World War II is remembered for its fostering of the Greatest Generation, the Rosie the Riveter movement and an overwhelming amount of American Nationalism. This pivotal event of the twentieth century marked a new culture and era. When great nations clashed on the battlefield, the resulting impacts are extensive with many events and cultures being often marginalized or completely forgotten amongst future generations.
Swing music became the cultural link to World War II. The genre proved an outlet to both men and women to forget the tragedy of war and an opportunity to come together and dance. Linked to peacetime, swing music, ironically, was fostered by one of the most devastating times in American history: the Great Depression. This enlightening explosion came from a time when people’s meer priorities were providing food on the table and roofs over their heads.
While popularized in the 1930s it would take a decade for the sound to develop into a cultural identity of American music. The 1940s provided the opportunity for American culture to absorb and carry the genre as their pop culture. However, with so many men fulfilling their duty as soldiers during World War II, one would assume the music scene would shut down as more and more musicians were drafted. Yet, this was the time the genre flourished into how future generations know it today. Because swing music was cherished by both men and women, there was a desire from each to want to perform and be involved in this musical style. Women who played instruments and composed arrangements experienced a hefty debate and controversy in music societies and pop culture. While history books place emphasis and promote swing music icons such as Duke Ellington, Benny Goodman and Fletcher Henderson as the genre’s leaders, they neglect to even mention the all-female who in some cases revolutionized the genre in secrecy.
This secrecy in part is due to the lack of records available. This has been one of the largest historical problems in studying and promoting all-girl bands. With little record that these bands existed, when the war ended the glory faded. Men returned and immediately returned to musical careers and the all-women bands slowly broke up and faded away. Never again would there be as much appreciation for all-women bands, as they were quickly reminded that they were ‘Swing Shaft Maisies’; substitutes for the real thing: men.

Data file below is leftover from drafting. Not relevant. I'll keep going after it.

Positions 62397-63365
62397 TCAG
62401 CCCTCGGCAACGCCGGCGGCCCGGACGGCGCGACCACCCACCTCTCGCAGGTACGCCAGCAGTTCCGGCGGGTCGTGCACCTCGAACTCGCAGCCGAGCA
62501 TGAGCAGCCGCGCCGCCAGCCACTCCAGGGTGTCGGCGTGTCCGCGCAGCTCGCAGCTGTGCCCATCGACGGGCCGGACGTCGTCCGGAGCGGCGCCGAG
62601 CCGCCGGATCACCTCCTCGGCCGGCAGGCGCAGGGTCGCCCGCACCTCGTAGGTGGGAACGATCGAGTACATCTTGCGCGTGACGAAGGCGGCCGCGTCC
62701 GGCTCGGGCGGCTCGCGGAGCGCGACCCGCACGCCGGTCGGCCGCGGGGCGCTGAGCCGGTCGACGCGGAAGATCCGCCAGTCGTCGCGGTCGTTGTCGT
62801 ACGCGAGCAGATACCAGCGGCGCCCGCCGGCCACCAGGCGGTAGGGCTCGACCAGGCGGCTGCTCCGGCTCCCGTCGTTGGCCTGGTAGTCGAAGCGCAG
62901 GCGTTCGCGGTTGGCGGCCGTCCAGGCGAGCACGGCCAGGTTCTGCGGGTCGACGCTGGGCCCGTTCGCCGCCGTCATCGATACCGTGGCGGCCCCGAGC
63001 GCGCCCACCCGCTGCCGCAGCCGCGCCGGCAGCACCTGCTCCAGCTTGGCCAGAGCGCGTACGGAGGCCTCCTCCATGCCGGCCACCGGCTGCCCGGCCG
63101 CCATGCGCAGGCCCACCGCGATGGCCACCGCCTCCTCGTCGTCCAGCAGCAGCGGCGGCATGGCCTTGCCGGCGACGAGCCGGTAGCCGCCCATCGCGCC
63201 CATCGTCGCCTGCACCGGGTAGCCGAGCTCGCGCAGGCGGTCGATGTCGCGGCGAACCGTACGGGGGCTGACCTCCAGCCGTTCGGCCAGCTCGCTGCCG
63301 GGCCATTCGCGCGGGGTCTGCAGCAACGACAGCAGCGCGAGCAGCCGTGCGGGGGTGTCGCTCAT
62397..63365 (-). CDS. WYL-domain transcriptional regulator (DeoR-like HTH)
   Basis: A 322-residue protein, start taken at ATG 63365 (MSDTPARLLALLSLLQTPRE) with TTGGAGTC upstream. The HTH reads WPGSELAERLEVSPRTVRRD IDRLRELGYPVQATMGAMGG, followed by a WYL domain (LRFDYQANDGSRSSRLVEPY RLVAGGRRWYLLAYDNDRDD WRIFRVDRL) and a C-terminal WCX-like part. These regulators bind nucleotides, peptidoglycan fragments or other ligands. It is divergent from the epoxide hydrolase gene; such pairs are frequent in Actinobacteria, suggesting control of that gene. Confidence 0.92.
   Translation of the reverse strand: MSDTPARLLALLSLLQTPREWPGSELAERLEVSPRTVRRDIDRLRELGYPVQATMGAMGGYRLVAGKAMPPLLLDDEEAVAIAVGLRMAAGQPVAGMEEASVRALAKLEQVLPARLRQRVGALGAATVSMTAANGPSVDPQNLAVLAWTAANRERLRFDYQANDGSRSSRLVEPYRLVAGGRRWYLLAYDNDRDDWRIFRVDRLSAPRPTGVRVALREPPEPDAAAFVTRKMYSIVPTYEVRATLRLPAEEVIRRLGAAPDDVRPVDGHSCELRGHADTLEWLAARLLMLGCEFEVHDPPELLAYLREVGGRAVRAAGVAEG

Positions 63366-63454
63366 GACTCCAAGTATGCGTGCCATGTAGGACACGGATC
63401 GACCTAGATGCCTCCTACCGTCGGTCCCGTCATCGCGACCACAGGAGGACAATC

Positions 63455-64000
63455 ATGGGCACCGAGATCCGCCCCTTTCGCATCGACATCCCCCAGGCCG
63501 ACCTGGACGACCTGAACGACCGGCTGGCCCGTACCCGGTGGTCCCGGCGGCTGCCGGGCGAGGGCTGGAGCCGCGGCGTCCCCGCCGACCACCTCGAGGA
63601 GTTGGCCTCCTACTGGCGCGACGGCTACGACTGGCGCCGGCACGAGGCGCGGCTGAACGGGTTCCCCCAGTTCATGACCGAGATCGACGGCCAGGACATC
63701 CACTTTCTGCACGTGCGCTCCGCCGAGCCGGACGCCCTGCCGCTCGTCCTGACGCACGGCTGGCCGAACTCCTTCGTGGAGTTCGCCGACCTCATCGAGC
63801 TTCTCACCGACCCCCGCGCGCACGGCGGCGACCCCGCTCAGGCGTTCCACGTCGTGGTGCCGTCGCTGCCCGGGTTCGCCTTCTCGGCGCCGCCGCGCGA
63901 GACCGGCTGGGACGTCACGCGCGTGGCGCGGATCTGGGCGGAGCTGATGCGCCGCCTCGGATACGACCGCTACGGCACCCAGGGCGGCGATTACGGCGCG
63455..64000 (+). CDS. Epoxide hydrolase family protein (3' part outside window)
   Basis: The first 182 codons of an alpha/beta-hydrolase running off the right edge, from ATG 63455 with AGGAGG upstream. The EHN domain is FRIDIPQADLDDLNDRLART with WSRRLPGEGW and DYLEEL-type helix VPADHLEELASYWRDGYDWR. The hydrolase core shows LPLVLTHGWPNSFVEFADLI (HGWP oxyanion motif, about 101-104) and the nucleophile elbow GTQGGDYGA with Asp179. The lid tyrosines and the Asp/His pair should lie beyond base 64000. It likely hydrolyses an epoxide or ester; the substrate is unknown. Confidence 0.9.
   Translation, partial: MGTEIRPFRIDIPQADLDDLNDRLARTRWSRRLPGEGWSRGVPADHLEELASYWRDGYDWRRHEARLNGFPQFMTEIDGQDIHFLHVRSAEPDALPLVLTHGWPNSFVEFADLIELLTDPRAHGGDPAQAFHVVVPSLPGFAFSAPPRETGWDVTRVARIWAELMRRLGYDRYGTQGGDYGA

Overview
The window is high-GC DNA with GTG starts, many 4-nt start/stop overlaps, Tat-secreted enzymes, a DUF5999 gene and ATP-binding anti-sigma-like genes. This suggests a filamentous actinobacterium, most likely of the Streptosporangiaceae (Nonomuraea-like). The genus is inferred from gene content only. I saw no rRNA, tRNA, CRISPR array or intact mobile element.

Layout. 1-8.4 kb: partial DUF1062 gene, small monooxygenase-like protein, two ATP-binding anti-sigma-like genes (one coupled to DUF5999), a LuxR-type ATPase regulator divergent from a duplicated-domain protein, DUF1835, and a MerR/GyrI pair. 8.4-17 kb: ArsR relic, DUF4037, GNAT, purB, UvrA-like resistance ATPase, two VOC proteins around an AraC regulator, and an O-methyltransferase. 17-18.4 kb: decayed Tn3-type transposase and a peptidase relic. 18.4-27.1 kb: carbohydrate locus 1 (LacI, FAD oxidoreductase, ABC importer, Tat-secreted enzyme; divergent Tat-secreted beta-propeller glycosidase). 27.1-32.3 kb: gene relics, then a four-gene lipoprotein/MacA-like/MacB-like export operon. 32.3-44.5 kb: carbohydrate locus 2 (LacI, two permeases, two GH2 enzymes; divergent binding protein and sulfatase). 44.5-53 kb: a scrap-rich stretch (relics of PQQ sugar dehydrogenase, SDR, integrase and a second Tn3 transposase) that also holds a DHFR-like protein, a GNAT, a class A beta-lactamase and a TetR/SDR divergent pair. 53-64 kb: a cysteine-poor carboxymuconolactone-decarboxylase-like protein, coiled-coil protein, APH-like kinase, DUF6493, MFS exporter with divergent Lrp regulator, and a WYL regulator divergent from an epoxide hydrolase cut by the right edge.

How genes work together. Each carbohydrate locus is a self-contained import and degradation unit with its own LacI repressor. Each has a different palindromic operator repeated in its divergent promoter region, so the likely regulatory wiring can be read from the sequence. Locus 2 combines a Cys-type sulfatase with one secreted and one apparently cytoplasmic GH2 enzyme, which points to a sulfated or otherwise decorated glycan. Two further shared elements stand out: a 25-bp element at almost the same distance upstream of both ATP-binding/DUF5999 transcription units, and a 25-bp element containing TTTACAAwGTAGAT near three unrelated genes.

During World War II, all-women bands performed in both civilian and military groups utilizing swing music as a reminder of a peaceful past in hopes of boosting morale for the American people. During this time period, the symbolism of Rosie the Riveter gave these women the ability and possibility to foster a movement and take part in the music genre. Despite societal prejudice, these big bands proved to take part and fulfill the role to the male counterparts. It is not until recently, although, that these all-girl big bands have emerged from the dark and have been included in jazz music’s history. Through their careers and musical work they became the link between swing music and World War II for America.
As the war drove men off into fighting around the globe, middle-class women took their place and entered the workforce to aid the effort. This movement was later recognized and represented by a quintessential image of World War II: Rosie the Riveter. She was not just a woman worker but an image that represented the right doings for the female population at the time. Described by Sarah Hawks, Rosie the Riveter was: “The modern factory girl – a woman who could effortlessly bridge the gap between masculine and feminine”. She represented a women’s duty to America while her partner was fulfilling his abroad. As the demand for men rose overseas, the demand for shifted over to women in the economic market. Men who once played and performed in big bands were now fighting in foreign countries, so women were now put into a demand spotlight at home. Nightclubs did not shut down, so women fled into filling these positions at rapid rates. In most cases, these women had started their musical career long before World War II but due to circumstances their popularity and success came from the lack of men available at the time. Tucker describes their success by their attitudes to the Rosie The Riveter movement. The Rosie The Riveter movement gave women musicians to pitch their music as an effort for the war. This allowed for a gain in publicity and reviews even if they were professional musicians before.